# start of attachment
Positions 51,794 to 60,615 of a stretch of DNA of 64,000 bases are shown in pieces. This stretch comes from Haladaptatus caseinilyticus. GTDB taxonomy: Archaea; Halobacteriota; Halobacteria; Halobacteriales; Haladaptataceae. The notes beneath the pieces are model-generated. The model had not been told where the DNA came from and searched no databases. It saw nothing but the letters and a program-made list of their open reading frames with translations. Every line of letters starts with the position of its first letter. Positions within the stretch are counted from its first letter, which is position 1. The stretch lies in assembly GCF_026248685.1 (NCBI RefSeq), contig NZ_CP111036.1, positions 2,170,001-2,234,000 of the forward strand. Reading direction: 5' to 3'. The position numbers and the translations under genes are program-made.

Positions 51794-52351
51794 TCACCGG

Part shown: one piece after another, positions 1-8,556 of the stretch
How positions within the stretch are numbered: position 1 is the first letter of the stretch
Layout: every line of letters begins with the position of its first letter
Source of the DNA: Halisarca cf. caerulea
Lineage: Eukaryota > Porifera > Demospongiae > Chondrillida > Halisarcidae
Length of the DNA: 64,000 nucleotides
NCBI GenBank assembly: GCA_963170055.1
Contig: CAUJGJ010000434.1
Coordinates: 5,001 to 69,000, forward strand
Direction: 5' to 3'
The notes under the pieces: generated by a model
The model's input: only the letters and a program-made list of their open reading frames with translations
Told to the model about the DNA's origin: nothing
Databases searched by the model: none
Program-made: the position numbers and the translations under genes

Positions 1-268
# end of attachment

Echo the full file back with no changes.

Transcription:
Positions 51,794 to 60,615 of a stretch of DNA of 64,000 bases are shown in pieces. This stretch comes from Haladaptatus caseinilyticus. GTDB taxonomy: Archaea; Halobacteriota; Halobacteria; Halobacteriales; Haladaptataceae. The notes beneath the pieces are model-generated. The model had not been told where the DNA came from and searched no databases. It saw nothing but the letters and a program-made list of their open reading frames with translations. Every line of letters starts with the position of its first letter. Positions within the stretch are counted from its first letter, which is position 1. The stretch lies in assembly GCF_026248685.1 (NCBI RefSeq), contig NZ_CP111036.1, positions 2,170,001-2,234,000 of the forward strand. Reading direction: 5' to 3'. The position numbers and the translations under genes are program-made.

Positions 51794-52351
51794 TCACCGG

Part shown: one piece after another, positions 1-8,556 of the stretch
How positions within the stretch are numbered: position 1 is the first letter of the stretch
Layout: every line of letters begins with the position of its first letter
Source of the DNA: Halisarca cf. caerulea
Lineage: Eukaryota > Porifera > Demospongiae > Chondrillida > Halisarcidae
Length of the DNA: 64,000 nucleotides
NCBI GenBank assembly: GCA_963170055.1
Contig: CAUJGJ010000434.1
Coordinates: 5,001 to 69,000, forward strand
Direction: 5' to 3'
The notes under the pieces: generated by a model
The model's input: only the letters and a program-made list of their open reading frames with translations
Told to the model about the DNA's origin: nothing
Databases searched by the model: none
Program-made: the position numbers and the translations under genes

Positions 1-268